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Scientific American once ran a competition offering several thousand dollars for the best explanation of Albert Einstein's general theory of relativity in three thousand words. "I'm the only one in my entire circle of friends who is not entering," Einstein ruefully remarked. "I don't believe I could do it."

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The great mathematician Waclaw Sierpinski was old and rather absent-minded. Once he had to move to a new place for some reason. His wife didn't trust him very much, so when they stood down on the street with all their things, she said: “ - Now, you stand here and watch our ten trunks, while I go and get a taxi.” She left and left him there, eyes somewhat glazed and humming absently. Some minutes later she returned, presumably having called for a taxi. Says Mr. Sierpinski : “ - I thought you said there were ten trunks, but I've only counted nine.” “ - No, they're TEN!” “ - No, count them: 0, 1, 2, ..."

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One day, one of Albert Einstein's assistants expressed his joy that experimental results had confirmed the General Theory of Relativity. "But I knew that the theory was correct," Einstein calmly remarked. The assistant then asked what he would have done had his predictions not been confirmed. "Then," Einstein replied, "I would have felt sorry for our dear God - the theory is correct."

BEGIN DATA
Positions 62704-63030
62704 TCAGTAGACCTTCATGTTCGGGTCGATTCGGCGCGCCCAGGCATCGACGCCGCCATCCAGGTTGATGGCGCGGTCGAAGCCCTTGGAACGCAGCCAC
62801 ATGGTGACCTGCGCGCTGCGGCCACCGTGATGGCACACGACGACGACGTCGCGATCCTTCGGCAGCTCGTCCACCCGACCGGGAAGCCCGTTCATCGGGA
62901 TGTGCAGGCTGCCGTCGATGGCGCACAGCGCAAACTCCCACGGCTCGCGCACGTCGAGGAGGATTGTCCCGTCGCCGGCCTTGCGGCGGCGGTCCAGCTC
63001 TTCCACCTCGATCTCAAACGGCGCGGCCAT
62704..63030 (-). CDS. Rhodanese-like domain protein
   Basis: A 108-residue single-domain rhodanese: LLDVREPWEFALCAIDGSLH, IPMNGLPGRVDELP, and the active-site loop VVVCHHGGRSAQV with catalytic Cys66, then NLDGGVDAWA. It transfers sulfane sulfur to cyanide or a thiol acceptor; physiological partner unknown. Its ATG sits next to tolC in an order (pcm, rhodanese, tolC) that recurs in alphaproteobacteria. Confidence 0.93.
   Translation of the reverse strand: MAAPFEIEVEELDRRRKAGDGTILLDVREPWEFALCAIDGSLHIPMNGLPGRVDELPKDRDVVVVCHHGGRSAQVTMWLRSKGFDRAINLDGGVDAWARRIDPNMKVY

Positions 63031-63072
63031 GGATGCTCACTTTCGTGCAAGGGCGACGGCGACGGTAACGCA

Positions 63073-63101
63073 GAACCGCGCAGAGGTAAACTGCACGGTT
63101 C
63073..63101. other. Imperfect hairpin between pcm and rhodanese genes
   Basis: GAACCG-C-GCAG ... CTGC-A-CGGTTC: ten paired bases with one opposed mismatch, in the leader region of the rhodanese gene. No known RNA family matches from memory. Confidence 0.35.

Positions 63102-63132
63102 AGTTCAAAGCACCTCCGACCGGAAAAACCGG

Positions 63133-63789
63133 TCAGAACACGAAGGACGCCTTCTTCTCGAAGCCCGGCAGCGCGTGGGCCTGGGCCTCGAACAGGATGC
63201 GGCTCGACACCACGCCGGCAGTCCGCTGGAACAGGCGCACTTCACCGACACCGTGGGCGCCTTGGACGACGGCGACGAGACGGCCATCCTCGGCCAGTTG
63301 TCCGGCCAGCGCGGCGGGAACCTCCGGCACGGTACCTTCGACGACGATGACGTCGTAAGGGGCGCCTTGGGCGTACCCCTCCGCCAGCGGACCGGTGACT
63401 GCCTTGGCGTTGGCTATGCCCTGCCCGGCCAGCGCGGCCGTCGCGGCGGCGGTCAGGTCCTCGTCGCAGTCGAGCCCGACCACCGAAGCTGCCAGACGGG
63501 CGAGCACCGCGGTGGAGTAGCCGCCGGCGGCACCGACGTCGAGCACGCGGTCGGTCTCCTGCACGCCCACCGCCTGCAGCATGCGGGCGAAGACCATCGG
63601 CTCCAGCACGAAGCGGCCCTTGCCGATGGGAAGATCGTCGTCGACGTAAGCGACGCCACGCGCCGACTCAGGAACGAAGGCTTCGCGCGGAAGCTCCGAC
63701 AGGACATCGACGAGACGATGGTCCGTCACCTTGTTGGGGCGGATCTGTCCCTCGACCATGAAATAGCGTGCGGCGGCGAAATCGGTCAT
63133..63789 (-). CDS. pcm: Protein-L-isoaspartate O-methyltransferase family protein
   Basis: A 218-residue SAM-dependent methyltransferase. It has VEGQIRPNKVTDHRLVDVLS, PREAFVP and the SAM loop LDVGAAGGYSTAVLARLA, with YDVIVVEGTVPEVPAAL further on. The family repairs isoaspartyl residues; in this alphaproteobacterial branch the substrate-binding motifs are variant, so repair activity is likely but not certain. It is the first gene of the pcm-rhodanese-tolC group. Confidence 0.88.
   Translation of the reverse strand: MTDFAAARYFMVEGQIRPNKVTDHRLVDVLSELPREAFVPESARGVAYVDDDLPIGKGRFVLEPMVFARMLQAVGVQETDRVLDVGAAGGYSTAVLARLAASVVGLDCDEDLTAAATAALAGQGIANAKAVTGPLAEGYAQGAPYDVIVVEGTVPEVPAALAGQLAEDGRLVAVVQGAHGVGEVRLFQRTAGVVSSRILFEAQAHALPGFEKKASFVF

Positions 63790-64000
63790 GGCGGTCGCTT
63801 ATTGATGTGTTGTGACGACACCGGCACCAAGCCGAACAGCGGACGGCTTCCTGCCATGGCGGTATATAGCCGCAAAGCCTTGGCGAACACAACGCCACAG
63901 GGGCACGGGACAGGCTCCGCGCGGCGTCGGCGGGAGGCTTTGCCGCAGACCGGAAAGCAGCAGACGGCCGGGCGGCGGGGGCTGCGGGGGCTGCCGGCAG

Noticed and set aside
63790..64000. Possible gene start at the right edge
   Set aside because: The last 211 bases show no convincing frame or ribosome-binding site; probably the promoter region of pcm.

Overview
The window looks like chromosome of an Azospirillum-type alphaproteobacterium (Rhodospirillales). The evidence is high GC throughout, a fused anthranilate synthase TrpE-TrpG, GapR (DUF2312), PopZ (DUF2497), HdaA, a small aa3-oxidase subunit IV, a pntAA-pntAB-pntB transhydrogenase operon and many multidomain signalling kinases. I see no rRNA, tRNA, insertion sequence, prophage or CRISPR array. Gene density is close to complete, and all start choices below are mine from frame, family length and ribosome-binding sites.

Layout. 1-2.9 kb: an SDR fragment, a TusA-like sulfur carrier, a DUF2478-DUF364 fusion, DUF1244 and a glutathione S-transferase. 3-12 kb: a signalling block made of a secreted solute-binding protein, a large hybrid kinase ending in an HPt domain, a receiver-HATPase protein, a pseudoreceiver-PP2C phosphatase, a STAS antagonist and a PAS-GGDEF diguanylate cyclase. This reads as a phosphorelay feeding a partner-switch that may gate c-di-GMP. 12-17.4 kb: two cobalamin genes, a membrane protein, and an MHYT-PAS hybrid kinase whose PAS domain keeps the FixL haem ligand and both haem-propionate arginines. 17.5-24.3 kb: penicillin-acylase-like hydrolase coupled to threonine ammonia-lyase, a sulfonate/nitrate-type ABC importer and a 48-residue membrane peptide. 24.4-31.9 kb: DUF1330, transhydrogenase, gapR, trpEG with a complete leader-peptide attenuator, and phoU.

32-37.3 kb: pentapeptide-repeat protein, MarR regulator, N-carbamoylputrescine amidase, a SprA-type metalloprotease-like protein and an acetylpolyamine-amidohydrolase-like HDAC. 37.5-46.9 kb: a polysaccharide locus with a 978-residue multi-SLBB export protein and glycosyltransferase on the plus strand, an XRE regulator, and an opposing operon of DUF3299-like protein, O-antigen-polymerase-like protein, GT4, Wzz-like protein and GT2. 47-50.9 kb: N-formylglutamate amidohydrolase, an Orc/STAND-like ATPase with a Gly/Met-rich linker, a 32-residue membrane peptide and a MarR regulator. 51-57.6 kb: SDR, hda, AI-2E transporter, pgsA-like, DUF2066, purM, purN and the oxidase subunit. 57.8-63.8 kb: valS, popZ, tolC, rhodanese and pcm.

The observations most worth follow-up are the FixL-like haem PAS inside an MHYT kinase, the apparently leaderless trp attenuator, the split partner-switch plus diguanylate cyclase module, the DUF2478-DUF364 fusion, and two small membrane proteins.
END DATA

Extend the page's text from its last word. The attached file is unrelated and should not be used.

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Von Neumann supposedly had the habit of simply writing answers to homework assignments on the board (the method of solution being, of course, obvious) when he was asked how to solve problems. One time one of his students tried to get more helpful information by asking if there was another way to solve the problem. Von Neumann looked blank for a moment, thought, and then answered, "Yes".

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Einstein once wrote to a fifteen-year-old girl who had written for help on a homework assignment: "Do not worry about your difficulties in mathematics; I can assure you that mine are much greater."

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The following problem can be solved either the easy way or the hard way. Two trains 200 miles apart are moving toward each other; each one is going at a speed of 50 miles per hour. A fly starting on the front of one of them flies back and forth between them at a rate of 75 miles per hour. It does this until the trains collide and crush the fly to death. What is the total distance the fly has flown? One could solve the problem the hard way with pencil and paper by summing an infinite series of distances. The easy way is as follows: Since the trains are 200 miles apart and each train is going 50 miles an hour, it takes 2 hours for the trains to collide. Therefore the fly was flying for two hours. Since the fly was flying at a rate of 75 miles per hour, the fly must have flown 150 miles. That's all there is to it. When this problem was posed to John von Neumann, he immediately replied, "150miles." "It is very strange," said the poser, "but nearly everyone tries to sum the infinite series." "What do you mean, strange?" asked Neumann. "That's exactly how I did it!"